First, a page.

Over the last couple of days, I have done some online shopping and been pleasantly surprised by a couple of small interface behaviors that made my life easier as a shopper.
When presented with the login screen – the information is already pre-filled (I saved it in my browser) – but the radio buttons for Do You Have A Password is set to No by default. I ignored it and hit the Sign In button. Instead of throwing an error saying I had to select that I had a password (the password field was pre-filled), Amazon just proceeded with the login and took me to my account.
They knew I had a password, and just automatically selected the radio button for me without giving me an error.
In the process of finishing a sales transaction, they ask for traditional info – shipping info, billing info – and then give you a recap of what’s in your cart for confirmation. The site gently prompts an upsell saying that if your cart is over $150 then you get free shipping. I bit, and went and added one other item to my cart.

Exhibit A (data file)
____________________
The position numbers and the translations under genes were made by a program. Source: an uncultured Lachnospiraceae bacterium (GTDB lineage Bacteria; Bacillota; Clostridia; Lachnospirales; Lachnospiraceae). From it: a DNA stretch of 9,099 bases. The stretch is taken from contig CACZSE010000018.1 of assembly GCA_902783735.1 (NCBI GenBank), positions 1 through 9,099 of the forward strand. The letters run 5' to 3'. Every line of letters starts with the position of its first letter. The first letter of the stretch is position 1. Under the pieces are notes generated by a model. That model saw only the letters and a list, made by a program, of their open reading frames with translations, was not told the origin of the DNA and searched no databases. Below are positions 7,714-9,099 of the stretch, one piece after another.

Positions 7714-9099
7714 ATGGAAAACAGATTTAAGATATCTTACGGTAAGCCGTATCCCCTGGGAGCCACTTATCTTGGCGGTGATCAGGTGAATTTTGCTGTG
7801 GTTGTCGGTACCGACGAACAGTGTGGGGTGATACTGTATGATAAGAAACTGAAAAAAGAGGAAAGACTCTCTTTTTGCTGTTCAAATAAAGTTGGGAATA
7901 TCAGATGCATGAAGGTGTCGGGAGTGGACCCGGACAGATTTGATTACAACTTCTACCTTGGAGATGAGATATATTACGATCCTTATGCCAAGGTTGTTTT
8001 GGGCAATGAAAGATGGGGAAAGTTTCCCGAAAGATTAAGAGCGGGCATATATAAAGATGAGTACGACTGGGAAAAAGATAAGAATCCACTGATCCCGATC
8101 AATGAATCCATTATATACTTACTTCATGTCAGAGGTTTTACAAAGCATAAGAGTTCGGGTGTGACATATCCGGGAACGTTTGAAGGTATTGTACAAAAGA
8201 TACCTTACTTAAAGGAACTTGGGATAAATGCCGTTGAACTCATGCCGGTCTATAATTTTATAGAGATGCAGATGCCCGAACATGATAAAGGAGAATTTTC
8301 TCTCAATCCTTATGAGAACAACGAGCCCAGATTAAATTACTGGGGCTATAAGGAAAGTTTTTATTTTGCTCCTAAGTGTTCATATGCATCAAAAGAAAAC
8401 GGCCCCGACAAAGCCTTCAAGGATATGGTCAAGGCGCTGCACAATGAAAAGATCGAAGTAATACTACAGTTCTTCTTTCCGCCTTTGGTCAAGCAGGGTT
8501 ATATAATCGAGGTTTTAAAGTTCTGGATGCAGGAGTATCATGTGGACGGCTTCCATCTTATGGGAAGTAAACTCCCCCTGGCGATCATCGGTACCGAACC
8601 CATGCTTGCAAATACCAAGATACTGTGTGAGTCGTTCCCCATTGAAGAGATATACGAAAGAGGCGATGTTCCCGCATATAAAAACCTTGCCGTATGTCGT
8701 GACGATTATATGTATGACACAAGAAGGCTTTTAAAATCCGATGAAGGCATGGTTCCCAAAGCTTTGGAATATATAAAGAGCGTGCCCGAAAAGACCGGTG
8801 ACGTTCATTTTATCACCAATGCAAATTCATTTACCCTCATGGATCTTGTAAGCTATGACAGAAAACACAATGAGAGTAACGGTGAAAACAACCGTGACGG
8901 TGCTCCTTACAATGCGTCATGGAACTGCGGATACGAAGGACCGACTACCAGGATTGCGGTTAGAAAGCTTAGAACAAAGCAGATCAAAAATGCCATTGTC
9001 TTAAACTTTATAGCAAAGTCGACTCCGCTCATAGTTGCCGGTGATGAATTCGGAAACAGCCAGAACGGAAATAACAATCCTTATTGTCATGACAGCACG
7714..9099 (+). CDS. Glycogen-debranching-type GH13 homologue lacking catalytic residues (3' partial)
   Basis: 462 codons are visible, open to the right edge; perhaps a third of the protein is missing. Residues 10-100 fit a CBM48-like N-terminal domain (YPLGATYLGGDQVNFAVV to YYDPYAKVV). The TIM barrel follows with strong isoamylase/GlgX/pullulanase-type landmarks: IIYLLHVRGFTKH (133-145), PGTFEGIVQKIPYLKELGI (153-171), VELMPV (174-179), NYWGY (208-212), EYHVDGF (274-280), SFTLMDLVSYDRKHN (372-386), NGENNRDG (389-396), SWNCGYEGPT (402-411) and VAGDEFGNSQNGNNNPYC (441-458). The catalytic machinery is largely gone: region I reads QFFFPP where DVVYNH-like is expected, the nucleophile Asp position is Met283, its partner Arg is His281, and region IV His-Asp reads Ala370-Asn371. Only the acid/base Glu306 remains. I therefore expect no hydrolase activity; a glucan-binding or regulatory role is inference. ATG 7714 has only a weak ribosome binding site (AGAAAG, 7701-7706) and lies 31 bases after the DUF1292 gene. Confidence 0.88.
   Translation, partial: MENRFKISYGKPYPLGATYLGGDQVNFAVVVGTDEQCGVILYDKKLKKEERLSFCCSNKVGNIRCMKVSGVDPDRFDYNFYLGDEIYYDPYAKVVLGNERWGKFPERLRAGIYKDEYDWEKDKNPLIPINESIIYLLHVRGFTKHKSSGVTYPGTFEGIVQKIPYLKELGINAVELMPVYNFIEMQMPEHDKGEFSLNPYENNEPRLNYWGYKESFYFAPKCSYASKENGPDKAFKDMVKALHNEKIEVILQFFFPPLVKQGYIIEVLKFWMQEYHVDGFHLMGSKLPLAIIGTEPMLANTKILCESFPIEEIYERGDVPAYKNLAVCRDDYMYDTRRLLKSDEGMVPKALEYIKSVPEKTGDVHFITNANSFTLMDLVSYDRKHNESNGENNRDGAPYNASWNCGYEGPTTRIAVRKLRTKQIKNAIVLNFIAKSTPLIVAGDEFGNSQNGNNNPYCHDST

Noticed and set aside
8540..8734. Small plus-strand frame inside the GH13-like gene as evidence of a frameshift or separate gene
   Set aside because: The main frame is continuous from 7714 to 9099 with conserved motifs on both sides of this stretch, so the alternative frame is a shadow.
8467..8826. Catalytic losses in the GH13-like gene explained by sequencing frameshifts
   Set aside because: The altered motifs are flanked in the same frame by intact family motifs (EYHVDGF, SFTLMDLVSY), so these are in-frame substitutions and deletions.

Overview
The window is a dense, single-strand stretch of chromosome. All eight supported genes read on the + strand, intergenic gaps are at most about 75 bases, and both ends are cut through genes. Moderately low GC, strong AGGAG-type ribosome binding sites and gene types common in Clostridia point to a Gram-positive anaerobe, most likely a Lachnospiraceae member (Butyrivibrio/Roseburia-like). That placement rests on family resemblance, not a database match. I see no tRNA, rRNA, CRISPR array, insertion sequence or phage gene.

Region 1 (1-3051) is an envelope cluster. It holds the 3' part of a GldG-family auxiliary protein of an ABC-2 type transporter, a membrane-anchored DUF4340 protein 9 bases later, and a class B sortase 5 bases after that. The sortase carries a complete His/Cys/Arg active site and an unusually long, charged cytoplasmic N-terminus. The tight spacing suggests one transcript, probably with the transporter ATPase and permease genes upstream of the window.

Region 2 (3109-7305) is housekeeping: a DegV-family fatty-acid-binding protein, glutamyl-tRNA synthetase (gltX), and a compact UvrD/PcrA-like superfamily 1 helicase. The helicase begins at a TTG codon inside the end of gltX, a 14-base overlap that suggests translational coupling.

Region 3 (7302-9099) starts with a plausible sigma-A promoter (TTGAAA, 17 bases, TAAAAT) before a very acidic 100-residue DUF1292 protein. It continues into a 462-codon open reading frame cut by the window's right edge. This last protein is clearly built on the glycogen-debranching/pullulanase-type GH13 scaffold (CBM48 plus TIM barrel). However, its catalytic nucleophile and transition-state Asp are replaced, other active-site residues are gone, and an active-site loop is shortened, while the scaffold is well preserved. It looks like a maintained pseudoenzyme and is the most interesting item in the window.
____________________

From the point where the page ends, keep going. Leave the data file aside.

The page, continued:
Clicking back into the check out process, I was delighted that the site had remembered all the information I had previously filled in about shipping and billing even though previously, I had not finished the process.
These guys got it – a nice nudge for upsell with a payoff for free shipping and then a pleasant surprise of all my data still being held mid-stream. I happily finished my transaction.
These two things are not big deals, but they make the difference in whether or not an interaction is seamless and delightful or a chore or even worse a cart abandoned mid-stream and a transaction never completed. Good things to remember when designing.